An American translator in Beijing reflects on the word niubi and what makes it so difficult to translate, and it’s a delightful read. A taste:
On the face of it, niubi is not untranslatable at all: the characters niu and bi can be rendered into English with great precision by the words – and I beg your pardon – ‘cow pussy’, niu being the zoological reference, bi the anatomical. But though the denotation of niubi is embarrassingly plain, it’s connotations are far from obvious.
Niubi is a term of approbation, perhaps the greatest such term in colloquial Chinese. Niubi is an attitude, a lifestyle: a complete lack of concern over what other people think of you, and the resulting freedom to do whatever you please. It is knowing exactly what you’re capable of, making the decision to act, and to hell with the consequences. It is the essence of ‘cool’, but taken to the nth degree, and with a dirty word thrown in.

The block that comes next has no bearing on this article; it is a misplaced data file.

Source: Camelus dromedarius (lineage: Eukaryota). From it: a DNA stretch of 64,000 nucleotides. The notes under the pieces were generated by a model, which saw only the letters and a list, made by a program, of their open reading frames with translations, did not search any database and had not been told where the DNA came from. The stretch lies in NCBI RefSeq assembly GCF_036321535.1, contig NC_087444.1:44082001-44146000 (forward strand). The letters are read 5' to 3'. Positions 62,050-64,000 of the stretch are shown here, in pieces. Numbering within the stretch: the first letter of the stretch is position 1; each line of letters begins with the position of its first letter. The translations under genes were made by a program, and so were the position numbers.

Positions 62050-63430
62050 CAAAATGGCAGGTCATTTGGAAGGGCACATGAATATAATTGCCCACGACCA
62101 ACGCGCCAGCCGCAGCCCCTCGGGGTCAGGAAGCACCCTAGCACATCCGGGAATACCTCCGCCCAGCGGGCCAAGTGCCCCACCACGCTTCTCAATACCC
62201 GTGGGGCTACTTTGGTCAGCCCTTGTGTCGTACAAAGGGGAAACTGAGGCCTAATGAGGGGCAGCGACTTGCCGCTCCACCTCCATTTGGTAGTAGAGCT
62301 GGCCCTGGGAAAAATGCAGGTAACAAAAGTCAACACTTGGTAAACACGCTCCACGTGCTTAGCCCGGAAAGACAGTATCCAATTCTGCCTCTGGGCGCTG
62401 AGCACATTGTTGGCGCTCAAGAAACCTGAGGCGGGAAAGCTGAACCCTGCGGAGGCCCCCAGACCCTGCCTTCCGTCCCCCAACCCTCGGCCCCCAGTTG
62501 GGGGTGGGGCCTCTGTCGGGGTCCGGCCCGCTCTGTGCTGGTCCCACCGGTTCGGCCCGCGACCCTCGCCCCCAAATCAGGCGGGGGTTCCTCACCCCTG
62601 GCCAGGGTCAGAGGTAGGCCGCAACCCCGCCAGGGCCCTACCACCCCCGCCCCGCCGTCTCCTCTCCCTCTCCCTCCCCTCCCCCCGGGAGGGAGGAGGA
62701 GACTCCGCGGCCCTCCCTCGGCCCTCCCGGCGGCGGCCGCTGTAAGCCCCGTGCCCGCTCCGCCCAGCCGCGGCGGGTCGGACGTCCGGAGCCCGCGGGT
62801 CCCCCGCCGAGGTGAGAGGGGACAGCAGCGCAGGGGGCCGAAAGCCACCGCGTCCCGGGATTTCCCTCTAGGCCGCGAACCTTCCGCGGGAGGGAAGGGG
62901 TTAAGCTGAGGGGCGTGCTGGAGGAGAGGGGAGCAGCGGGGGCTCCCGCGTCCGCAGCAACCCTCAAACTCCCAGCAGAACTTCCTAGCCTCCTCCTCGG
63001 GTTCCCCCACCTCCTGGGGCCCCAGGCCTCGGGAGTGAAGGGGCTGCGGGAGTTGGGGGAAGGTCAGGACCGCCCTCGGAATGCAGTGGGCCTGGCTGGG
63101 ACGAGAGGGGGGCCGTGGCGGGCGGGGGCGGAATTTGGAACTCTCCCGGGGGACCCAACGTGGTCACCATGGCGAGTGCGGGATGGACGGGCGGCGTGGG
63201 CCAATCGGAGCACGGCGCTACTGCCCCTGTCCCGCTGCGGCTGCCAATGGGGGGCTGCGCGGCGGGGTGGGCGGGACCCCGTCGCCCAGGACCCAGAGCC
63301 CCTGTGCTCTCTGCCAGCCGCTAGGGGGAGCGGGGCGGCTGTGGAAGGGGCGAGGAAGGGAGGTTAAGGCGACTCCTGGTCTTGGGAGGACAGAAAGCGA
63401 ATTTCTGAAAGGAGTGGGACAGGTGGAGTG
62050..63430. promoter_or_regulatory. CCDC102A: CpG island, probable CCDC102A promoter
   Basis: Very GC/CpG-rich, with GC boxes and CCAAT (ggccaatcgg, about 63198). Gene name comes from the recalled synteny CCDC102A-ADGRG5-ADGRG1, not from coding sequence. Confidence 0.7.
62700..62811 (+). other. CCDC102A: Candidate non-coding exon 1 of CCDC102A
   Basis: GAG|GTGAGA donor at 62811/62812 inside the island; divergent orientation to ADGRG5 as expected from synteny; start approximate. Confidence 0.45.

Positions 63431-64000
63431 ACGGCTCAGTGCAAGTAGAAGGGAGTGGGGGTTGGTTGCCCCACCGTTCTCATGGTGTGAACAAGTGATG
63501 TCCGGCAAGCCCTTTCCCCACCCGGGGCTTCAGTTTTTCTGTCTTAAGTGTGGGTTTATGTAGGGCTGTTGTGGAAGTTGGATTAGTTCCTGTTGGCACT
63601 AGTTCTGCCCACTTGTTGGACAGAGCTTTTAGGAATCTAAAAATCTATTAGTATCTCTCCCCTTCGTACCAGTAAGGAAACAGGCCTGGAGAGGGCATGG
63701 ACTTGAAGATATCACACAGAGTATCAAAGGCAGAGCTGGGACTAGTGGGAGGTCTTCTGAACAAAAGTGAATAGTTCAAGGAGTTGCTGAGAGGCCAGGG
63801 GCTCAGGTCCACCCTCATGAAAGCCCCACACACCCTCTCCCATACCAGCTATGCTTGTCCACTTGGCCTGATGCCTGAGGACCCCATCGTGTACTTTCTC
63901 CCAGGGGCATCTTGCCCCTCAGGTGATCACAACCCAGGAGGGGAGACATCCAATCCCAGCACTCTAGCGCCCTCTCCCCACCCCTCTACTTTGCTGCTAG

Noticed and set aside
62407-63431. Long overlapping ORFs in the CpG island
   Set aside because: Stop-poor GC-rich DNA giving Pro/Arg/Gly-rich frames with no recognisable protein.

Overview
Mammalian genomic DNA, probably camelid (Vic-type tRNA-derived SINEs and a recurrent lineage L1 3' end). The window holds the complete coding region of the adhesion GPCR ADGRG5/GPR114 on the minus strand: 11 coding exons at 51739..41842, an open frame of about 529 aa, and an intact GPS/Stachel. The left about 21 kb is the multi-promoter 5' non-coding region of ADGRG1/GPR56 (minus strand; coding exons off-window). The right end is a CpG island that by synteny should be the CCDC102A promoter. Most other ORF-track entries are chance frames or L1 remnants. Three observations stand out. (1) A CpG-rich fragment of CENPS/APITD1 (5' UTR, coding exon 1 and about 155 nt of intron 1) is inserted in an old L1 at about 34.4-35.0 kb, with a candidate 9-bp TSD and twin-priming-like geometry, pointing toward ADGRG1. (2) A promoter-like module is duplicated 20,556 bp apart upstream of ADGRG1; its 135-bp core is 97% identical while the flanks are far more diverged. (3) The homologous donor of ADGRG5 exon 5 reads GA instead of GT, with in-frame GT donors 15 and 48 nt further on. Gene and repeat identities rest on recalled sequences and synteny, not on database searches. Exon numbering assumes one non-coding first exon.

Of course, like all great philosophical concepts, niubi has an inverse side – an excess of niubi leads to self-importance, arrogance, hubris, imperiousness, and very dangerous driving.
His examples of what makes someone a niubi alone are worth the price of admission. Don’t miss it.
Richard Burger is the author of Behind the Red Door: Sex in China, an exploration of China's sexual revolution and its clash with traditional Chinese values.